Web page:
SKOKOMISH (May 17, 2005) – An effort to keep chum salmon carcasses out of Hood Canal this past fall has earned Skokomish tribal fishermen an environmental achievement award from the Hood Canal Coordinating Council.
Concern for the health of Hood Canal, which has been plagued by low oxygen problems, prompted the tribe to do its part to try and help the waterway. The tribe, along with American-Canadian Fisheries Inc., developed a project that kept chum salmon carcasses from being dumped back into Hood Canal.
Every fall, treaty fishermen harvest chum salmon returning to the State of Washington’s Hood Canal Hatchery at Hoodsport. A glut of foreign-farmed raised Atlantic salmon has flooded the market in recent years, driving down prices and market opportunities for Indian and non-Indian fishermen in western Washington. The lack of a market for chum salmon has forced tribal fishermen to turn to the roe market, where salmon eggs can fetch $5 a pound.
Stripping the eggs from the fish results in tens of thousands of carcasses requiring disposal, even after thousands of the fish have been given to tribal members and local food banks. In the past, those remaining salmon carcasses were returned to the canal – a standard enhancement practice in natural resource management.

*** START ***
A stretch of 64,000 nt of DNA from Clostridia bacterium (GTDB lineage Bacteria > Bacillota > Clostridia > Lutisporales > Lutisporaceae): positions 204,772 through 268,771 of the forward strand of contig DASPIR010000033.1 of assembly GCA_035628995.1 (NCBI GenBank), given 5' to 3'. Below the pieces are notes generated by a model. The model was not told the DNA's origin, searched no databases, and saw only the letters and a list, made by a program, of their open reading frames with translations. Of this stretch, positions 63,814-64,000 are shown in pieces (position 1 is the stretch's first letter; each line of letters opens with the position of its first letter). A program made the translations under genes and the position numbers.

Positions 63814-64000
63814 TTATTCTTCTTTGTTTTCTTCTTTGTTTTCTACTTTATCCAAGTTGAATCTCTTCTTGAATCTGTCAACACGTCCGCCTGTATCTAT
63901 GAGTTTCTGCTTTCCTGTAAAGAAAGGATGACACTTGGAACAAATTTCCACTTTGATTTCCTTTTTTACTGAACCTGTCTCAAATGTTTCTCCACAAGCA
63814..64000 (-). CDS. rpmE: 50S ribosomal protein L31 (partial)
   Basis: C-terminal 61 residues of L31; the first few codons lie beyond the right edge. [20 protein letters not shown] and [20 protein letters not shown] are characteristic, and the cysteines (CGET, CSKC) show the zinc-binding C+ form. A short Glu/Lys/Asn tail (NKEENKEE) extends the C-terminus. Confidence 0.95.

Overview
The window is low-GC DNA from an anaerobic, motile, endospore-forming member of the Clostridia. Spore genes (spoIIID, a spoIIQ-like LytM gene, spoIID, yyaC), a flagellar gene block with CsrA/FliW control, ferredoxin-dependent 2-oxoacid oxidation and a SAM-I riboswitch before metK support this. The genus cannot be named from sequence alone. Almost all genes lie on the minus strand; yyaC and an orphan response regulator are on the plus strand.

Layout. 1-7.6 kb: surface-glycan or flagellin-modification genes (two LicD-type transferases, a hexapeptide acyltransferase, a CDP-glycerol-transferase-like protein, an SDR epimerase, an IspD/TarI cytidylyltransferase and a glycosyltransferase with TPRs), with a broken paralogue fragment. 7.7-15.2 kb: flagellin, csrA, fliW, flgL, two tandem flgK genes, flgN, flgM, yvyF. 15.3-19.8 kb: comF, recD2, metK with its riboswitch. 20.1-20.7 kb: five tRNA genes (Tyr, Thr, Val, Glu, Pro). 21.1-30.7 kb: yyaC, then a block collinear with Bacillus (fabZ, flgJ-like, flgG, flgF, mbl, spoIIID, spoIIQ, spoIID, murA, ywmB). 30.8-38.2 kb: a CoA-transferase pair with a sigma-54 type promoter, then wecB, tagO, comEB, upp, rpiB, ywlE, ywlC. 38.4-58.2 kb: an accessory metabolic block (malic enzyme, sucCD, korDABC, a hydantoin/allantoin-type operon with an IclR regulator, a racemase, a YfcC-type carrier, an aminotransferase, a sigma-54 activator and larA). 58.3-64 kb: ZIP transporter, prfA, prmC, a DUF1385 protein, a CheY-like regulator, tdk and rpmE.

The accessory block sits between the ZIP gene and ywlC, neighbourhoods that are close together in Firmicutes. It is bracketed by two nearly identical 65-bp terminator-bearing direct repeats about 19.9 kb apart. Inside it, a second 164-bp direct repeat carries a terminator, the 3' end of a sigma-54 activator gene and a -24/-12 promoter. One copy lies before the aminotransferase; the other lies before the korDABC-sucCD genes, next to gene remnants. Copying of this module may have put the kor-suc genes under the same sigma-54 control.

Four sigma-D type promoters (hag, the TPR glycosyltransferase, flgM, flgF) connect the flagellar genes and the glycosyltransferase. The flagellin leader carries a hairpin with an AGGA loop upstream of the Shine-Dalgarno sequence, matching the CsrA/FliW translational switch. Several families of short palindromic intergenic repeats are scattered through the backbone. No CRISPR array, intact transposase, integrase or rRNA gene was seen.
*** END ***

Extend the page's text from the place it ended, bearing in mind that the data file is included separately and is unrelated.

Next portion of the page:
This past fall, however, chum salmon carcasses that were not purchased were either processed by American-Canadian for food banks or disposed of at a site on the Skokomish Tribe’s reservation. Those carcasses disposed of on the reservation were mixed with wood chips and used to create compost for the tribe’s community garden and timberland.
In previous years, plants, insects, wildlife and even other fish have benefited from the nutrients that the dumped carcasses provided as they decomposed in the canal. Hood Canal, however, is now starved for the oxygen that is required to break down those carcasses. This is because most of the oxygen is used in dissolving high levels of nutrients deposited daily by thousands of septic systems lining the canal, as well as nutrients from storm-water and agricultural runoff.
“We appreciate this award that recognizes the fact that we have stepped up and done our part in trying to help keep Hood Canal healthy,” said Dave Herrera, fisheries manager for the Skokomish Tribe. “Now it’s time for the state and local governments to address the problems caused by septic systems, agricultural practices and storm-water runoff.”
For more information, contact: Dave Herrera, fisheries director for the Skokomish Tribe, (360) 877-5213, [email protected]. Keith Dublanica, natural resources director for the Skokomish Tribe, (360) 877-5213, [email protected]. Darren Friedel, information officer for the Northwest Indian Fisheries Commission, (360) 297-6546, [email protected].